With the exception of the windows in the east end and side chapels, all the other stained glass in the building has been obtained from churches in different parts of the United Kingdom. They have been restored and rebuilt by Adam Goodyear, a craftsman from Huddersfield in Yorkshire since 1985.
The first six windows in the north aisle came from a church in Pontnewynydd in South Wales. They depict the story of the Good Samaritan (St Luke 10 vv 25–37). The first window on the left shows the victim of the robbery being beaten up, and the robbers running away. In the second, we see the priest and the Levite "passing by". It seemed unlikely that anyone would wish to give this window in memory of a loved one, so it was donated by the Women's Guild, who have often dashed off leaving the Rector bruised and broken! They compounded the felony by putting in the line: "Be kind to one another". You might like to look closely at the victim's left leg; you will notice that his toes are in the second window!
Windows three and four show the Good Samaritan tending the victim, who now has a bandage round his head. Note the Good Samaritan's charming little first aid kit with its bottles and phials on the far left. Note also the horse or ass in the background of the window on the near left. These windows were the central windows in the church in Wales — with their "architecture" fifteen feet high. Adam has slightly adjusted the glass to include the doves, the sunset and the small fortress up on the hill.
The final two windows of this series (not illustrated here) show the Good Samaritan delivering the victim to the inn, and the innkeeper holding two gold coins (silver coins in the Bible). The innkeeper is depicted wearing rather flashy boots.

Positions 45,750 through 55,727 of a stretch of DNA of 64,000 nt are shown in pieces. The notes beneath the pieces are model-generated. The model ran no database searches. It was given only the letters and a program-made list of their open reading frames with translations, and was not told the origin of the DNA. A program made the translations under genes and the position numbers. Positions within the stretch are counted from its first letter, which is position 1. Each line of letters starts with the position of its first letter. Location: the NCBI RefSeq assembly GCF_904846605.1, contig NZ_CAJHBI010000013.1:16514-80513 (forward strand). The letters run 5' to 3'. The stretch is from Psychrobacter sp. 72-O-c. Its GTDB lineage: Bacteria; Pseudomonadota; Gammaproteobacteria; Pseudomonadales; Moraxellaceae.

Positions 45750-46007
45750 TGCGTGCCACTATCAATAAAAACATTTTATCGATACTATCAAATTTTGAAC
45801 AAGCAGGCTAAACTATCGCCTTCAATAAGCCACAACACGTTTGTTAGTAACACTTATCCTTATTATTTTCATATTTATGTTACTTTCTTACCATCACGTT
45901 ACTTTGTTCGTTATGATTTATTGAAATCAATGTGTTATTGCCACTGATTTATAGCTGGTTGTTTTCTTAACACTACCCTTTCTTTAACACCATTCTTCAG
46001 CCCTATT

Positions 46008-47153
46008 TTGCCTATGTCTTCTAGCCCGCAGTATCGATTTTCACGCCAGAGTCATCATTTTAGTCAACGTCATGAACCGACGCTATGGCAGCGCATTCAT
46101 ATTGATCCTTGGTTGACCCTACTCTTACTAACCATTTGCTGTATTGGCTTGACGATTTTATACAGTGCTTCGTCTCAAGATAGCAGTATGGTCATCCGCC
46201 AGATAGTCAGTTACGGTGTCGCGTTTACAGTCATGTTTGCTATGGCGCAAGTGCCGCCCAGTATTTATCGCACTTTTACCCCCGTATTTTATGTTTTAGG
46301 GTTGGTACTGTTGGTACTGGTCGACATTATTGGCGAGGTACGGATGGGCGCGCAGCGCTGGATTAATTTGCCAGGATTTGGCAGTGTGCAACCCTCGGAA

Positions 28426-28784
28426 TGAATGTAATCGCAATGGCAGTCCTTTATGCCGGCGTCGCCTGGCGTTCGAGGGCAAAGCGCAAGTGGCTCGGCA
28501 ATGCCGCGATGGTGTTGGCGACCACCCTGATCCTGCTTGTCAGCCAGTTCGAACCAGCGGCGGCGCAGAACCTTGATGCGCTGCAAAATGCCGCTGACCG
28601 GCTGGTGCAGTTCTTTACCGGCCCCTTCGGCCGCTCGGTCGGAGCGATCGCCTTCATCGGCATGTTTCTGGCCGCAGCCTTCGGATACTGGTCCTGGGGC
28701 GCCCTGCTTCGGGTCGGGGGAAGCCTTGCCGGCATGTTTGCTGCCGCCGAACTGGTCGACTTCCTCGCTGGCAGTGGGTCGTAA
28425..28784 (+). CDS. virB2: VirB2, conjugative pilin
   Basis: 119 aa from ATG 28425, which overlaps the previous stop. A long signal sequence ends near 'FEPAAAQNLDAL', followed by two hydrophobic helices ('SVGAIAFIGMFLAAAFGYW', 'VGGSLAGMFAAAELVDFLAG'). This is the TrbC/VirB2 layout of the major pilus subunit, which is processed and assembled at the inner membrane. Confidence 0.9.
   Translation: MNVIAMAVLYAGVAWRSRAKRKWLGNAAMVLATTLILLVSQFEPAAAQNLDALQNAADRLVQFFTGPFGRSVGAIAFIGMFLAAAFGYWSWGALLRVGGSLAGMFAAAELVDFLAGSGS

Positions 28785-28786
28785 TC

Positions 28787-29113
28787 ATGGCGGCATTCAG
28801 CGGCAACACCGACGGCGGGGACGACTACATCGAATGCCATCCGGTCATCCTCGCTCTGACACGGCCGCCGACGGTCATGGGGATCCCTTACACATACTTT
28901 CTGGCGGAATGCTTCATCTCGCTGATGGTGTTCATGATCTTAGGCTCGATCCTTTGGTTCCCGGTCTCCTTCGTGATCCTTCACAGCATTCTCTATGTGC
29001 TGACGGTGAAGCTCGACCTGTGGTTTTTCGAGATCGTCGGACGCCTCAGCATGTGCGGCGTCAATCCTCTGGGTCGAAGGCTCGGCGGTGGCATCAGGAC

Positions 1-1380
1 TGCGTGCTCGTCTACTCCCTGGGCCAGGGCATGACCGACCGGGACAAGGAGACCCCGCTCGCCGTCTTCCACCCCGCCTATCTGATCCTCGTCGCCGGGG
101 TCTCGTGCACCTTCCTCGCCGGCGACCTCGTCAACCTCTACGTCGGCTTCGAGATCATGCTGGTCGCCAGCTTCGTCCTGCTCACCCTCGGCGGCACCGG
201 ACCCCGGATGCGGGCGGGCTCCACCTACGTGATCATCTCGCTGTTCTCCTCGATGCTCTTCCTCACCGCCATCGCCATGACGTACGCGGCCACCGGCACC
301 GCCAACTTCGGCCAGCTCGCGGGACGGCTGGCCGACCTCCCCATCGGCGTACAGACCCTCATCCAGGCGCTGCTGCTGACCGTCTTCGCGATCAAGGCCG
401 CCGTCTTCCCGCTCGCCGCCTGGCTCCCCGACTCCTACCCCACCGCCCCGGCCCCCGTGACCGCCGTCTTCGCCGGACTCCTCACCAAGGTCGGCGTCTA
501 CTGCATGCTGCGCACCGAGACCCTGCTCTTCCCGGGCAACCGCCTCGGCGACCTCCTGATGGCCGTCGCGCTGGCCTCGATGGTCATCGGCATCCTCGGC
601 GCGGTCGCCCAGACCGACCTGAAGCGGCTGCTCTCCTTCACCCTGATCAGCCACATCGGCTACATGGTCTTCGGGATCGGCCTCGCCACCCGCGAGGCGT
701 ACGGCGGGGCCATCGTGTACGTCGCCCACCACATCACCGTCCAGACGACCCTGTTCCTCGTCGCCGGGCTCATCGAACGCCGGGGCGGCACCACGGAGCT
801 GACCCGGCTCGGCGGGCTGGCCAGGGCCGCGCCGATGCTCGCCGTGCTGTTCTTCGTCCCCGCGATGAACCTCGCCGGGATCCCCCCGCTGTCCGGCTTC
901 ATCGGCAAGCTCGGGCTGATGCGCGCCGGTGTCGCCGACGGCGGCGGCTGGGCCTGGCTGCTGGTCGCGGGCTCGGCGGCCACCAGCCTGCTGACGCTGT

On the walls, you will also have noticed the memorial plaques for Canon Shepherd, Dean Jobberns and Dean Gibson. The wooden surrounds were made by Mr Bruce Will.
As we approach the organ, we find two windows depicting the story of the Prodigal Son. On the left, we see the father dividing out his wealth and, beneath it, the father welcoming back his son. On the right, we have the prodigal son eating and drinking with the harlots. These windows, which originally came from Her Majesty's Borstal in Feltham, were given to us by the Stained Glass Window Museum in Ely. There was a fourth window showing the young man looking after the pigs. I had thought it might be a suitable reminder of the students who lived with us in the Rectory for 17 years! However, soon after the small window in memory of Maurice Robbins was put in, a burglar broke through the bottom left corner of the window and the window had to go back to Huddersfield to be repaired. Adam restored the window beautifully and the only evidence of damage done is when you look at the blue jugs. On the left is the original. The one on the right is the replacement.